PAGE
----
Take the 2-minute tour ×
Stack Overflow is a question and answer site for professional and enthusiast programmers. It's 100% free, no registration required.

From my studying of python, I've found two uses for %. It can be used as what's called a modulo, meaning it will divide the value to the left of it and the value to the right of it and spit back the remainder.

The other use is a string formatter. So I can do something like 'Hi there %s' % name, where name is a list of names.

Also, if you see %% in a string formatting, that means a literal % will be entered.

Here is my question, I found this:

class FormatFormatStr(FormatObj):
    def __init__(self, fmt):
        self.fmt = fmt

    def tostr(self, x):
        if x is None: return 'None'
        return self.fmt%self.toval(x)

What does return self.fmt%self.toval(x) mean? It can't be a modulo because toval will give me a string. It's not really a string formatter because there isn't another percent sign.

also, related to this:

def csvformat_factory(format):
    format = copy.deepcopy(format)
    if isinstance(format, FormatFloat):
        format.scale = 1. # override scaling for storage
        format.fmt = '%r'
    return format

What does the percent mean in format.fmt = '%r' does this mean to insert a string a la repr()? Or does it mean insert what the variable r represents? r in this overall program also refers to a recarray.

Thanks everyone. Hope this makes sense =)

share|improve this question
    
Could you please fix the question? The "class FormatFormatStr..." should be part of the code block. –  Edan Maor Sep 27 '09 at 20:21

5 Answers 5

up vote 4 down vote accepted

The string % operator is simpler than you are imagining. It takes a string on the left side, and a variety of things on the right side. The left side doesn't have to be a literal string, it can be a variable, or the result of another computation. Any expression that results in a string is valid for the left side of the %.

In your first example, self.fmt is a string. In order to be useful in this context, it should have a percent sign in it.

In your second example, format.fmt is being set to a string that would be useful as the left side of the %. In this case, "%r" means, insert the repr() of the value into the string, as you have said.

share|improve this answer

In

return self.fmt%self.toval(x)

self.fmt is a string, and that string presumably has a percent-sign placeholder in it.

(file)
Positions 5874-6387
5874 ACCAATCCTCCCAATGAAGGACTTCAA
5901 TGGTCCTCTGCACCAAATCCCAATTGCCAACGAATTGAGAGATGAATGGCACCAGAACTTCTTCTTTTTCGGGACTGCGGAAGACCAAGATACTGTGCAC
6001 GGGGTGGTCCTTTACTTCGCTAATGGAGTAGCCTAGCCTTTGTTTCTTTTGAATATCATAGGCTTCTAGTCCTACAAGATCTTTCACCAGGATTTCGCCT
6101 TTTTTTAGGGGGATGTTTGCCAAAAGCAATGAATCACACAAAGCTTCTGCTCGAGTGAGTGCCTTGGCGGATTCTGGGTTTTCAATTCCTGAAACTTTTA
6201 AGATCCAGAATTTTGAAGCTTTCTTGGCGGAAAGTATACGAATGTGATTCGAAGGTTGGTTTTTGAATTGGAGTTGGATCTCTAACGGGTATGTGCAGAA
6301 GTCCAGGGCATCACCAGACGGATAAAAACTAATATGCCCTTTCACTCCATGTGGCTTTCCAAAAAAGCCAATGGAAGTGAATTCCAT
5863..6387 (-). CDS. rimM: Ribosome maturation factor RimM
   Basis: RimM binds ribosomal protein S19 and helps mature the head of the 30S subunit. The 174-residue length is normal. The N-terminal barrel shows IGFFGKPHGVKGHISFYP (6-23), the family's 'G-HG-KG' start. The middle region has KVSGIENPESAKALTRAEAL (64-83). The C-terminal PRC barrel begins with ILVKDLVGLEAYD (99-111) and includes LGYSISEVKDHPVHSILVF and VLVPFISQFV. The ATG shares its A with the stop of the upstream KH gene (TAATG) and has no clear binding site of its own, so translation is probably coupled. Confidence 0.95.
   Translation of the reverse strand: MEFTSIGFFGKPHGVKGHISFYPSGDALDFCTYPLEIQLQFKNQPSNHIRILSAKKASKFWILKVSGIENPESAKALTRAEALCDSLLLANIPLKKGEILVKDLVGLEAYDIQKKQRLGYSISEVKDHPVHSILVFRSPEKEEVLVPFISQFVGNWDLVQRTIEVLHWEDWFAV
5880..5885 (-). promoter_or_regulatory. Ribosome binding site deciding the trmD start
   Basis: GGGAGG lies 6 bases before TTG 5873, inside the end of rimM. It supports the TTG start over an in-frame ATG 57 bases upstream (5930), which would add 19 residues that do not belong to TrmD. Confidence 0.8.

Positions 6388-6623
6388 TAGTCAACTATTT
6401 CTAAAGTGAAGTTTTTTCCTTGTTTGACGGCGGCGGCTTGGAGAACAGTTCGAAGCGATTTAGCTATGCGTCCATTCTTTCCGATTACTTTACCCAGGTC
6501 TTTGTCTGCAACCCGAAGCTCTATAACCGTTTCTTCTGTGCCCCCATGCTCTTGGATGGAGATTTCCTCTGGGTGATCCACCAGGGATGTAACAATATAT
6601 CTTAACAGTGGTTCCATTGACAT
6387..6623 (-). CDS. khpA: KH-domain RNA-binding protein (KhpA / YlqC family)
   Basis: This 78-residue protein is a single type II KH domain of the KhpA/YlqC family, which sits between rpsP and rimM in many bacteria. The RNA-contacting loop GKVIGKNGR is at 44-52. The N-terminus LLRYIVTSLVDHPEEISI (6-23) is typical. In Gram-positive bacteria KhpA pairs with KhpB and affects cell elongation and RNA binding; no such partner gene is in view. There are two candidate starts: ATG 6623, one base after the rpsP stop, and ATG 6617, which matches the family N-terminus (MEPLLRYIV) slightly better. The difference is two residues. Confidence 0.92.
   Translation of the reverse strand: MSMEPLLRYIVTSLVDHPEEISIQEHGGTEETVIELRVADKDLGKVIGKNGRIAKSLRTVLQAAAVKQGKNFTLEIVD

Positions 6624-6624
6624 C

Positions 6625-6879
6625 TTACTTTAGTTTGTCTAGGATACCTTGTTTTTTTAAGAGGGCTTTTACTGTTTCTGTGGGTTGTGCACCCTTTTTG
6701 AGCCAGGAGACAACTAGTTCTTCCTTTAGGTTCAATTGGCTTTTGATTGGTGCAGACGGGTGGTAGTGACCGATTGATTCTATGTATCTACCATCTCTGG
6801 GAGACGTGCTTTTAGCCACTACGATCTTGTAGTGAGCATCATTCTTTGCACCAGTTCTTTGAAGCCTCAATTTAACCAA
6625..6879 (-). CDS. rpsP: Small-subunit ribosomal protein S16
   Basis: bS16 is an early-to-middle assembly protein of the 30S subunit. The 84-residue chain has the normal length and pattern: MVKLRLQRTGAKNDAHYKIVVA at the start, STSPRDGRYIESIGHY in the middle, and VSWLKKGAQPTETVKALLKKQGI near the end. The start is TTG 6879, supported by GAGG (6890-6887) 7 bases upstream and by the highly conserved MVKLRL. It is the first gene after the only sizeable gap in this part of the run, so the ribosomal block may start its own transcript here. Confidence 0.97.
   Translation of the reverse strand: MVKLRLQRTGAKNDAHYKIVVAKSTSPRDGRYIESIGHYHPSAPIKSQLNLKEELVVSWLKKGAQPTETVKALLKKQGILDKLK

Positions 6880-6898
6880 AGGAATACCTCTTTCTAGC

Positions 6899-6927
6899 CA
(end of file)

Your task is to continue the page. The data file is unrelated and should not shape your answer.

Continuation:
%r in a format string is like %s but it prints the repr() of the string, so it'll have quotes and backslashes and all that.

% is just an operator which is just a method, and like any other method you can either pass in a literal value or a variable containing a value. In your examples they use a variable containing the format string.

share|improve this answer
def tostr(self, x):
    if x is None: return 'None'
    return self.fmt%self.toval(x)

The % in this is a string formatter, definitely. Pass the tostr method a formatter, eg "%s" or "%r" to see what happens

I think the '%r' in csvformat_factory is also a string formatter. '%r' means take the repr() which is a reasonable way to display something to a user. I imagine that format.fmt is used elsewhere format.fmt % somevalue.

share|improve this answer

The code: return self.fmt % self.toval(x)

Is the "string formatting" use of the % operator, just like you suspected.

The class is handed format, which is a string containing the formatting, and when tostr(x) is called, it will return the string % x.

This is just like using % directly, only with saving the format string for later. In other words, instead of doing:

"I want to print the number: %n" % 20

What's happening is:

format_str = "I want to print the number: %n"
x = 20
print format_str % x

Which is exactly the same thing.

share|improve this answer
    
thansk so lets say we have format.fmt = %r so using the class(FormatFormatStr) and method tostr, we would eventually get '%r%format.toval(x), and supposedly x could be int or str or some format like that right? That seems to make sense. –  Pete Sep 27 '09 at 20:39
    
and that fmt would be whatever the toval(x) brings up. –  Pete Sep 27 '09 at 20:40

% has more than one use in string formatting. One use is in %s, %d, etc.

Another use is to separate 'string in which we use %d and %s' from int-value and string-value.

For example

'string in which we use %d and %s' % (17, 'blue')

would result in

'string in which we use 17 and blue'

we could store 'string in which we use %d and %s' in a variable,

a = 'string in which we use %d and %s'

then

a % (17, 'blue')

results in

'string in which we use 17 and blue'

In your example self.fmt%self.toval(x)

self.fmt is similar to a above and self.toval(x) is (17, 'blue')

share|improve this answer

Your Answer

 
discard

By posting your answer, you agree to the privacy policy and terms of service.

Not the answer you're looking for? Browse other questions tagged or ask your own question.